Gracious God, teach me to see value in the things and people I might otherwise neglect. Thank you for looking upon me with favor in the same way you looked upon your servant, Mary. May my spirit also rejoice in you, my Savior. Amen.


    Monday, December 4, 2017

    Verse

    When he came to Nazareth, where he had been brought up, he went to the synagogue on the sabbath day, as was his custom. He stood up to read, and the scroll of the prophet Isaiah was given to him. He unrolled the scroll and found the place where it was written: “The Spirit of the Lord is upon me, because he has anointed me to bring good news to the poor. He has sent me to proclaim release to the captives and recovery of sight to the blind, to let the oppressed go free, to proclaim the year of the Lord’s favor.” And he rolled up the scroll, gave it back to the attendant, and sat down. The eyes of all in the synagogue were fixed on him.
    Luke 4:16-20

    Reflection

    Jesus understood his mission was to fulfill the words of the prophet Isaiah. Jesus came to bring good news to the poor, to release captives, to recover the sight of the blind, and to let the oppressed go free. Mary’s song foreshadowed Christ’s mission: to lift up the lowly and fill the hungry with good things. Often times we celebrate Christ’s birth because of the hope it gives us after life. But Christ understood his mission as one for the here and now. The gospel is good news for us after death, but it’s also good news for us in this life, particularly for the poor, the hungry, and the marginalized. Jesus came to inaugurate a new type of kingdom where those who were previously overlooked would be valued, and their needs would be fulfilled.

    Questions

    • How do you understand the good news of Christ for the here and now?
    • How can you participate in Christ’s mission this Advent – bringing good news to the poor and filling the hungry?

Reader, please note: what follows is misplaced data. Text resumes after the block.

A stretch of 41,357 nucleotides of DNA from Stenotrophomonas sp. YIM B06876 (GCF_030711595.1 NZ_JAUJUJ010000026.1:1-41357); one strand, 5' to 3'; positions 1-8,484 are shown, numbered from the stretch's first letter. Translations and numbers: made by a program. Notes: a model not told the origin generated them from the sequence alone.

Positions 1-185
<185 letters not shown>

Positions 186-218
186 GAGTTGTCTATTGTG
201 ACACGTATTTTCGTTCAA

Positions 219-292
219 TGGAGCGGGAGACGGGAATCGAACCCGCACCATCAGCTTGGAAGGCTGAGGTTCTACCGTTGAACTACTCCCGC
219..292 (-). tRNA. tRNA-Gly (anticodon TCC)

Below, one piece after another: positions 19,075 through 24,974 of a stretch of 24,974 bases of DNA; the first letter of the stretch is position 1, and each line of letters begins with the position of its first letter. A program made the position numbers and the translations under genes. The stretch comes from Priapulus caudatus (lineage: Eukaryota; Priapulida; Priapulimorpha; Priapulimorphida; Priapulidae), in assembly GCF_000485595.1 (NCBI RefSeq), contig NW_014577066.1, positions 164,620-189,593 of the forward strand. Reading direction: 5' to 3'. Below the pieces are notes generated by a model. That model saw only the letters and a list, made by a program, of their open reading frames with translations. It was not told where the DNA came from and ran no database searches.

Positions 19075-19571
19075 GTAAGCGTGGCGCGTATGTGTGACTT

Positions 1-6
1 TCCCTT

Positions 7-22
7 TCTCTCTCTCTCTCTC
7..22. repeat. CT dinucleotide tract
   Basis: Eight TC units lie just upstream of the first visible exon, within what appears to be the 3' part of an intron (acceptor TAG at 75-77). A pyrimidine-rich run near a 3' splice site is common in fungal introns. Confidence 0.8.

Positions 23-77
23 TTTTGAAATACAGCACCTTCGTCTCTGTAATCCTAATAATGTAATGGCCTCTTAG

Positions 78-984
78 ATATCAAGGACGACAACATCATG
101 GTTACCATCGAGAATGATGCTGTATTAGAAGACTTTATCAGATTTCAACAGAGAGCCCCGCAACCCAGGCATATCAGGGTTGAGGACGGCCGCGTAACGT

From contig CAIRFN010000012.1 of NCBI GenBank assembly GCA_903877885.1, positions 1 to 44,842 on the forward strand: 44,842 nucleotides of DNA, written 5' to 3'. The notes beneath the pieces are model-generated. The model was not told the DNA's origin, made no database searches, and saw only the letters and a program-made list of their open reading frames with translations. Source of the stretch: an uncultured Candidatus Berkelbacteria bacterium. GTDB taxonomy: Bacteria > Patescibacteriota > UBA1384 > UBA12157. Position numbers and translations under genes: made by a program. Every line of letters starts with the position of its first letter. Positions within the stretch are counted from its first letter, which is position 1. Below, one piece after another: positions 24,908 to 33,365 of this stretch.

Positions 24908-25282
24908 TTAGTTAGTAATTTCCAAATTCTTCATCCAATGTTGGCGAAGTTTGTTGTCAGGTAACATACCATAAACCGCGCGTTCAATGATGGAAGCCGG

Prayer

    God, thank you for the gift of Christ. Thank you that Christ came not just to provide hope after death but to give us hope for today. Help us to continue his work in bringing good news to the poor and helping the oppressed go free. Amen.


    Tuesday, December 5, 2017

    Verse

    Then the prophet Miriam, Aaron’s sister, took a tambourine in her hand; and all the women went out after her with tambourines and with dancing. And Miriam sang to them: “Sing to the Lord, for he has triumphed gloriously; horse and rider he has thrown into the sea.”
    Exodus 15:20-21

    Reflection

    When first century Jews read Mary’s song, they were likely reminded of other songs that had been sung in response to God’s saving action. One of those songs was the song of Miriam. The song Miriam sang was offered in response to God’s saving work in delivering the people of Israel from the land of Egypt. The Israelites were held in bondage; they were made to be slaves, and they worked and toiled tirelessly. Through Moses, God delivered the people of Israel and destroyed the Egyptian cavalry in the Red Sea. The destruction of the Egyptians reminds us that there are always consequences for economies built on forced labor, exploitation, and domination. As is true through Christ, God is always working to dismantle the evil forces of greed, corruption, and empire. The good news of the gospel is that Christ has come to continue the liberating work of God, and as Mary sang, “to bring down the powerful from their thrones.”

    Questions

    • How do you understand the liberating work of God?
    • Where have you seen God’s saving action at work?

    Prayer

    All-powerful God, thank you for always working to liberate your people. Thank you for caring about those who are suffering at the hands of greed and corruption. Help us this Advent to be your agents of liberation. Amen.


    Wednesday, December 6, 2017

    Verse

    Then he looked up at his disciples and said: “Blessed are you who are poor, for yours is the kingdom of God. Blessed are you who are hungry now, for you will be filled. Blessed are you who weep now, for you will laugh. Blessed are you when people hate you, and when they exclude you, revile you, and defame you on account of the Son of Man. Rejoice in that day and leap for joy, for surely your reward is great in heaven; for that is what their ancestors did to the prophets.
    Luke 4:16-20

    Reflection